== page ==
The nonhuman condition: Radical democracy through new materialist lenses

Contemporary Political Theory (Online first):584-615 (2023)
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Abstract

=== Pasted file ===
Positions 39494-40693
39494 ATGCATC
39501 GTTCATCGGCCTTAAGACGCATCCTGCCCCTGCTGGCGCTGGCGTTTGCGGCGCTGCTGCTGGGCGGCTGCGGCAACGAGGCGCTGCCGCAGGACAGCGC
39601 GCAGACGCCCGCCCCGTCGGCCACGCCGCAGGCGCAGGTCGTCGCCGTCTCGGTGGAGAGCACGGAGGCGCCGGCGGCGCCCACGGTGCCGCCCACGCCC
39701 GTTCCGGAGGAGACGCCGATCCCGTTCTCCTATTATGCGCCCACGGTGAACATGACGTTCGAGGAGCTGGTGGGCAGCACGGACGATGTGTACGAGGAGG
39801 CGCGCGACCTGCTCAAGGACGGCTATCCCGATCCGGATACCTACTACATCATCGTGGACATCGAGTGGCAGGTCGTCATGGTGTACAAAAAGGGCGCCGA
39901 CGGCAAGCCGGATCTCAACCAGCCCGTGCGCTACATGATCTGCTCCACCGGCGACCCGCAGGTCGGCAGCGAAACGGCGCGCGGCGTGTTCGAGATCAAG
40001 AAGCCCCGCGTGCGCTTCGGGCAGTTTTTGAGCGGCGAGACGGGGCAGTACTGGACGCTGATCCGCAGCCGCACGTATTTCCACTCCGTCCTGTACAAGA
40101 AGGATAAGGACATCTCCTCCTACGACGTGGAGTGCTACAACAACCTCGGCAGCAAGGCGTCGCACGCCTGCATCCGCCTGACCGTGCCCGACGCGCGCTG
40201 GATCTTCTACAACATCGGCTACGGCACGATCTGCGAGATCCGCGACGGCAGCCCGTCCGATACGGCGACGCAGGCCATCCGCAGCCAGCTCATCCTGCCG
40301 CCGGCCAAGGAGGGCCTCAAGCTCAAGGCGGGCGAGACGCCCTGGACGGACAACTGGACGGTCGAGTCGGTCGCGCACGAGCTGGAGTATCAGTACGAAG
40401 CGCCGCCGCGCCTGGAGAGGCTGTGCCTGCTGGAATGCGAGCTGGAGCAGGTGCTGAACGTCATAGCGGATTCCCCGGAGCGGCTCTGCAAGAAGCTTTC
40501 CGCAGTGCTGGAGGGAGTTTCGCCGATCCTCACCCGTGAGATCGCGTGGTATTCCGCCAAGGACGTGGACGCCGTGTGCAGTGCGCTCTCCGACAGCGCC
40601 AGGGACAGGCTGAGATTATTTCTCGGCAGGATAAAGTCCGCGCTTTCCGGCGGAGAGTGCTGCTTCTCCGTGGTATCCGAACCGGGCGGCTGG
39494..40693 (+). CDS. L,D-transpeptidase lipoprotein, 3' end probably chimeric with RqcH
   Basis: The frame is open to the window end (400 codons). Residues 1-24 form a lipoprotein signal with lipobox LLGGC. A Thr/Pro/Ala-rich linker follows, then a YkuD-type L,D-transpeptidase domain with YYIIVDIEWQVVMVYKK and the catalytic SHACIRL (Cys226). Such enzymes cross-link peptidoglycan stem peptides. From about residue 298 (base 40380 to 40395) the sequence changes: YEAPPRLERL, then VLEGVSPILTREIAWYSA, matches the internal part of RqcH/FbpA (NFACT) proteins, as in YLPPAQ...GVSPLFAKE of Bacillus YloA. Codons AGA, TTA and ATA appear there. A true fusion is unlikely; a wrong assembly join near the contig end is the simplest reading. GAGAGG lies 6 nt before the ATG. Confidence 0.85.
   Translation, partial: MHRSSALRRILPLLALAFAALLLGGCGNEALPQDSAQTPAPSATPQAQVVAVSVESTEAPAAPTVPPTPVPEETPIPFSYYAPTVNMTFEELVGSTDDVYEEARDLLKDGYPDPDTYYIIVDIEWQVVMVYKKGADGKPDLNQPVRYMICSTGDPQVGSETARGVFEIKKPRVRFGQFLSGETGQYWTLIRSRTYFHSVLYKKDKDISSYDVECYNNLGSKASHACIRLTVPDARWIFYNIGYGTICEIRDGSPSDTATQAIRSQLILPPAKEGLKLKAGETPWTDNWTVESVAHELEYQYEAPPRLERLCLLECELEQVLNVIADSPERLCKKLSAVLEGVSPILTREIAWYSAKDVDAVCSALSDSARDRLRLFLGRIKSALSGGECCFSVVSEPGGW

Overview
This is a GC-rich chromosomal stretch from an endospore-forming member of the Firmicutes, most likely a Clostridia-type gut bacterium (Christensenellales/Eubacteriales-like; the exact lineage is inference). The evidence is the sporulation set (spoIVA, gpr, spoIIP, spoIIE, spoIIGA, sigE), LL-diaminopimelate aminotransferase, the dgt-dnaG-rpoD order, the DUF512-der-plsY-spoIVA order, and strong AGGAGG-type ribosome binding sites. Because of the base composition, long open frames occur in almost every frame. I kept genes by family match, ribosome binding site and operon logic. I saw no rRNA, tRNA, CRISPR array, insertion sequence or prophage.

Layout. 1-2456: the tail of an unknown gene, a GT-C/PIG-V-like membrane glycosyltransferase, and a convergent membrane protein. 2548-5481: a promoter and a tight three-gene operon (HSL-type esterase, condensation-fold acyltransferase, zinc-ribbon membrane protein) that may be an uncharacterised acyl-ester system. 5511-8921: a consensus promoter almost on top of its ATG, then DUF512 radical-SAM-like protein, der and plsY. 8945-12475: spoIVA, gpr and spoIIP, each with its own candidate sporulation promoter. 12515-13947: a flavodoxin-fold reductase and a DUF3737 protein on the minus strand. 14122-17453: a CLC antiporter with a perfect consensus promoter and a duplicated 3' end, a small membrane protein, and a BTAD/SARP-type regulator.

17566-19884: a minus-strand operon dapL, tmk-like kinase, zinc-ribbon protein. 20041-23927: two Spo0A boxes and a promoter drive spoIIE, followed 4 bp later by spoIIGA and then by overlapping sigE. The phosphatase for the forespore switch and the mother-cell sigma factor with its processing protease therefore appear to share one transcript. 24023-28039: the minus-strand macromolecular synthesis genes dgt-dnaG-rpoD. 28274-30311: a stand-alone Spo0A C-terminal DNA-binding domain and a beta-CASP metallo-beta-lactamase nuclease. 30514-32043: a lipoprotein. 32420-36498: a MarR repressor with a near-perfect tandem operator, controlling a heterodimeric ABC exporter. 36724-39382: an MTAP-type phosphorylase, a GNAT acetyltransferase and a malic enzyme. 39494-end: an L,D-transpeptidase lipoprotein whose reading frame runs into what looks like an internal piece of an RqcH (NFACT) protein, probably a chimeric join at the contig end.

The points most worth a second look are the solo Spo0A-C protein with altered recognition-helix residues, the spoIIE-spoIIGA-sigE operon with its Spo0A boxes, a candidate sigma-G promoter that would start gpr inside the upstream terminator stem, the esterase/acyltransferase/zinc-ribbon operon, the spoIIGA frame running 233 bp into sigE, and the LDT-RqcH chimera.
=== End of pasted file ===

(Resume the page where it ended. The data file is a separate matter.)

Radical democratic thinking is becoming intrigued by the material situatedness of its political agents and by the role of nonhuman participants in political interaction. At stake here is the displacement of narrow anthropocentrism that currently guides democratic theory and practice, and its repositioning into what we call ‘the nonhuman condition’. This Critical Exchange explores the nonhuman condition. It asks: What are the implications of decentering the human subject via a new materialist reading of radical democracy? Does this reading dilute political agency? Or should this be seen, on the contrary, as an invitation for new voices and demands to enter into democratic assemblages? How might engagement with the more-than-human disrupt or extend theories of radical democracy? Hans Asenbaum and Amanda Machin discuss the human democratic subject both through radical democratic and new materialist lenses. They suggest that a new materialist decentred subject does not lose agency but further gains political responsibility in radical democracy. Jean-Paul Gagnon highlights the possibility of becoming through loss. In losing our anthropocentric arrogance—our understanding of being other and better than animal—we become more connected and discover our place in human-nonhuman assemblages. Melissa Orlie agrees that something can be gained through renouncing dominant human fantasies and presents a ‘radical democratic naturalism’. By renouncing land violence and acknowledging nature’s subjectivity, we can further nonexploitative radical democratic politics. This is where the notion of ‘tidalectic’ processes introduced by James L. Smith is helpful. Focusing on water and the Indigenous knowledges around rivers, he considers how democracy and community can be reimagined as plural, cyclical and attentive to the nonhuman with which the human is inevitably entangled. Diana Leong offers a different approach. Considering the nonhuman from the perspective of Black Studies demands an awareness to how blackness has long been constituted as non- or partially human.

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